Series: Curiosity Kit: Black Cowpokes in the American West

Curiosity Kits inspire exploration and learning of history through place. These multi-piece resources include articles that explore historic places and provide educational activities for life-long learners. This kit focuses on the history of Black cowboys and cowgirls. This profession, while dangerous, offered some freedom from the discriminatory practices of other jobs. Here you’ll find resources about the cowpoke (another word for cowboy/cowgirl) life.

  • Article 1: Engaging with Cowpoke History

    Poster of a famous cowboy.

    If your initial definition of a cowboy (also known as a “cowpoke”) is a gun-slinging, rugged fellow on horseback, then you’re not alone! Over the past century, cowboys have taken on a mythic status. But there is more to cowboying than what you see on TV and in the movies. In this article you'll find information about what it was like to be a cowboy or cowgirl as well as discussion questions and activities. Read more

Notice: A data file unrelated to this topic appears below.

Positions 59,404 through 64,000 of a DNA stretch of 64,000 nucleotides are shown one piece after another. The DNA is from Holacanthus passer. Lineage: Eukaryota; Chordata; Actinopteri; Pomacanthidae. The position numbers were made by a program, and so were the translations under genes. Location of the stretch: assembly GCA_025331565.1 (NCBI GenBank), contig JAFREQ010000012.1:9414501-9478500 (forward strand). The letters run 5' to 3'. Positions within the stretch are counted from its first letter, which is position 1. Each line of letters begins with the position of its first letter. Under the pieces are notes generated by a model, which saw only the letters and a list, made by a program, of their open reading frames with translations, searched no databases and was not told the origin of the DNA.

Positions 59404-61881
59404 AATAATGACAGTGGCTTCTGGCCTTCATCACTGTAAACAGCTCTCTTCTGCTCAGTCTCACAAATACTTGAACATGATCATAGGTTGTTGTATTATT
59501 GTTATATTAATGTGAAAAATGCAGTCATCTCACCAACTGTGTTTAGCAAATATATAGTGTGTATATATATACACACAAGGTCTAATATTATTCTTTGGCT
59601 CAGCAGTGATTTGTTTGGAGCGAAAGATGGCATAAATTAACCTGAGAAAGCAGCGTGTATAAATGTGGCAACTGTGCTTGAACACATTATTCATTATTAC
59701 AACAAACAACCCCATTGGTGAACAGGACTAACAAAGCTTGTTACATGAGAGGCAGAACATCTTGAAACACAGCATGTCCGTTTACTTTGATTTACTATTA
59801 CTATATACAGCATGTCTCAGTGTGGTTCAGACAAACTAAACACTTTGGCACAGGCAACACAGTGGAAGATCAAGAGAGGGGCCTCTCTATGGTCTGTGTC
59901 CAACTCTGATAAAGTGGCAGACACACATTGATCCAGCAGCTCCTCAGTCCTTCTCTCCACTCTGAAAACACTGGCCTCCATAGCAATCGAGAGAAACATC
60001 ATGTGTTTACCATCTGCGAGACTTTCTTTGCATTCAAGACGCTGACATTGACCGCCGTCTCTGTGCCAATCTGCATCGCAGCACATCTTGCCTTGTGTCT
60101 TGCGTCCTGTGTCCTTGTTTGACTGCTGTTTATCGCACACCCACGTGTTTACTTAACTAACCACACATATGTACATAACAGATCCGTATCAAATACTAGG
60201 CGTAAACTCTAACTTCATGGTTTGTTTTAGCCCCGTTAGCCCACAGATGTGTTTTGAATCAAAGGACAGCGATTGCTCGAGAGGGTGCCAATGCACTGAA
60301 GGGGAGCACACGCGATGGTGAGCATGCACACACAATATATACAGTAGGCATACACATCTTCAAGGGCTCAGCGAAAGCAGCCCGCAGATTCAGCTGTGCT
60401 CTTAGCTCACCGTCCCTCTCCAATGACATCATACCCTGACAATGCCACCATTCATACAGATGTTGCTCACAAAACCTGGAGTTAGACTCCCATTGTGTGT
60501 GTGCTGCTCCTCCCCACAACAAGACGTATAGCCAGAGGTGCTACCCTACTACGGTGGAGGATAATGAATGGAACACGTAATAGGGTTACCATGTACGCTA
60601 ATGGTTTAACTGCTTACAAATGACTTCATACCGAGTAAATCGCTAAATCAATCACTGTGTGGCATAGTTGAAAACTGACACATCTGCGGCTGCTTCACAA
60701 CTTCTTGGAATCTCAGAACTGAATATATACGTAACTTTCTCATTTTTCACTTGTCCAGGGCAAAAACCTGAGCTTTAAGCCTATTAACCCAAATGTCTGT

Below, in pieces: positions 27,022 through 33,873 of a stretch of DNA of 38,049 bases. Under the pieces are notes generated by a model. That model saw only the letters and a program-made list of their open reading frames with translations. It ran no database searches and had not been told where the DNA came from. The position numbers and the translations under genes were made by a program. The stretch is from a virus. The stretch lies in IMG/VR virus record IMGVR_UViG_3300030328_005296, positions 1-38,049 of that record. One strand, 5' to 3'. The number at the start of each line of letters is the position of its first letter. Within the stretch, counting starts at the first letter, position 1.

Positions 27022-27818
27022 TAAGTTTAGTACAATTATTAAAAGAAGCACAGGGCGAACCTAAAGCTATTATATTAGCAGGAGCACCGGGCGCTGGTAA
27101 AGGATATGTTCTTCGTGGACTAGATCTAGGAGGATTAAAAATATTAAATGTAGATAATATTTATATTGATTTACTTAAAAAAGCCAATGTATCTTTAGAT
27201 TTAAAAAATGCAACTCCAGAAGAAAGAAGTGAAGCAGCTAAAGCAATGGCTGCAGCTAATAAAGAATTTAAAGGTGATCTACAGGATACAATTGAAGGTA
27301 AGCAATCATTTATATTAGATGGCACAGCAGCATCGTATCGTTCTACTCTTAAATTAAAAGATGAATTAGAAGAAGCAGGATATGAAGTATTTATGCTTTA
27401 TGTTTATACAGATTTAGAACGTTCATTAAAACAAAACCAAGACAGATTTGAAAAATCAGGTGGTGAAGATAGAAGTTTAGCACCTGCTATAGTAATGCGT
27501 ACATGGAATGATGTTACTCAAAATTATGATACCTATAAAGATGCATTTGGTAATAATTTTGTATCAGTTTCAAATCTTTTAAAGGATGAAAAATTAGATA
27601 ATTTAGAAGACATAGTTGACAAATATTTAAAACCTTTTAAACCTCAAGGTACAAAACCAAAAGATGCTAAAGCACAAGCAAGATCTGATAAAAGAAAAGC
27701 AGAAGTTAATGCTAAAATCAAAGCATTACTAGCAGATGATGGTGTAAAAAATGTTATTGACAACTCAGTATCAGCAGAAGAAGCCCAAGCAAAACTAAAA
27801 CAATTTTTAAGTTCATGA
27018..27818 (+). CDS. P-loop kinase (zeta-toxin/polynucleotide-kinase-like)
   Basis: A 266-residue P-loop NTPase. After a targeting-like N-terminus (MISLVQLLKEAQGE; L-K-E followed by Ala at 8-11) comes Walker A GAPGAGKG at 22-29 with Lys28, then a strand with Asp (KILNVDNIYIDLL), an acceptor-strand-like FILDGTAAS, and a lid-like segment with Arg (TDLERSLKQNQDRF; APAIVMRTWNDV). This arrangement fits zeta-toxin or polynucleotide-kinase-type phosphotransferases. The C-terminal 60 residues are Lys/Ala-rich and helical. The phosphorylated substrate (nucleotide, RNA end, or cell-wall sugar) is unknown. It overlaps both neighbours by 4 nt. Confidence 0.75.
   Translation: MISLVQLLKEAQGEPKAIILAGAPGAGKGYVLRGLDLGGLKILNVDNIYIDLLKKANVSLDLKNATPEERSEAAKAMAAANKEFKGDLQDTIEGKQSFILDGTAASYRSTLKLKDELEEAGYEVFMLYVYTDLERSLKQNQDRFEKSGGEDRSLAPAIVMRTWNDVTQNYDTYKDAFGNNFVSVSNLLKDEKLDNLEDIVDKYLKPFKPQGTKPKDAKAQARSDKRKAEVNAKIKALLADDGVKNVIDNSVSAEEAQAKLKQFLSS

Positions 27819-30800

• Article 2: Black Cowpokes of the Wild West

    Photo of a woman holding a gun.

    Cowboying become a way to make decent money in the 1880s. It was also a way for Black cowpoke to escape the racial discrimination of the South. Many formerly enslaved Black cowboys and cowgirls, such Bose Ikard and Mary Fields, found greater freedom in the west. Explore some of their stories here! Read more

  • Article 3: Places of Black Cowpokes

    Cowboy on horseback.

    Cowboying is a profession that developed over the course of several centuries, from the 1500s through the present. By the 1860s, it became an appealing line of work for many African Americans seeking freedom from the racial discrimination prevalent in the South. Discover some of the historic places associated with the lives of Black cowboys and cowgirls. Read more

Last updated: January 27, 2024